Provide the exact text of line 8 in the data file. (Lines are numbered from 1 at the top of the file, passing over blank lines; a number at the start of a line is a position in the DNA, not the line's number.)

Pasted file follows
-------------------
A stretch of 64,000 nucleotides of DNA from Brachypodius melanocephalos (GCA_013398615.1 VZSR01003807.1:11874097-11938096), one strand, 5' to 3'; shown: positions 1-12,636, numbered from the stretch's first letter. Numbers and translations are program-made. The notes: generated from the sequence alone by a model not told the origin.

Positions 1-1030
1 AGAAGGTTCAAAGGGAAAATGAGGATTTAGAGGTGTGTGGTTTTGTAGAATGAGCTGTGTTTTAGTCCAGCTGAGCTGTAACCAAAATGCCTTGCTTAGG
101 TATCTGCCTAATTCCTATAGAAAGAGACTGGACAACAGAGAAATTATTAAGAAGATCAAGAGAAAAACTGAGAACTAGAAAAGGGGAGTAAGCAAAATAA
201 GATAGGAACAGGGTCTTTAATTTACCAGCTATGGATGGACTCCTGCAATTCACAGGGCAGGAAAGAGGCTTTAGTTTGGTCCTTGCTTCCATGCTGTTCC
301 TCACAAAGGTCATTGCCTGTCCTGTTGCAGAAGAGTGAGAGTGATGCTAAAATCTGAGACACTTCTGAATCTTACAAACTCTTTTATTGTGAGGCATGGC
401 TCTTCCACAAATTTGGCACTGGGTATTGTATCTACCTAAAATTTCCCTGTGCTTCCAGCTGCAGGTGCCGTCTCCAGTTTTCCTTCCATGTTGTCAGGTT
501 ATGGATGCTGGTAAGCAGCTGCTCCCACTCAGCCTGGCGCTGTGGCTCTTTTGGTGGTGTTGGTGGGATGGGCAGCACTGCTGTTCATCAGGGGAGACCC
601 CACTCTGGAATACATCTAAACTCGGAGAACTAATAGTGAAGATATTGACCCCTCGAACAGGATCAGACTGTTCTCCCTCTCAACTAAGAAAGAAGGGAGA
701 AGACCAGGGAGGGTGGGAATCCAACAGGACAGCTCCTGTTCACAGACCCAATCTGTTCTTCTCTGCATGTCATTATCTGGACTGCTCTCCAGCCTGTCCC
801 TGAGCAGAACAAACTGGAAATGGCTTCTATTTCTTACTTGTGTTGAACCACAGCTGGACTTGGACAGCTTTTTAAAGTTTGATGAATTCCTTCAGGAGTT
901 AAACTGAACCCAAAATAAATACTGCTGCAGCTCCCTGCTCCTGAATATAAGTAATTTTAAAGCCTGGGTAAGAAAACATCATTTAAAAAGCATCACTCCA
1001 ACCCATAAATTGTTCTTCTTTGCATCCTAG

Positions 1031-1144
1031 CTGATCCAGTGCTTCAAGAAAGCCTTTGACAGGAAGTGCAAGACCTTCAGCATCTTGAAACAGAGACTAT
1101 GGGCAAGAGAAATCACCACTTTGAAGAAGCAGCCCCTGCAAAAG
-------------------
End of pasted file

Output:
501 ATGGATGCTGGTAAGCAGCTGCTCCCACTCAGCCTGGCGCTGTGGCTCTTTTGGTGGTGTTGGTGGGATGGGCAGCACTGCTGTTCATCAGGGGAGACCC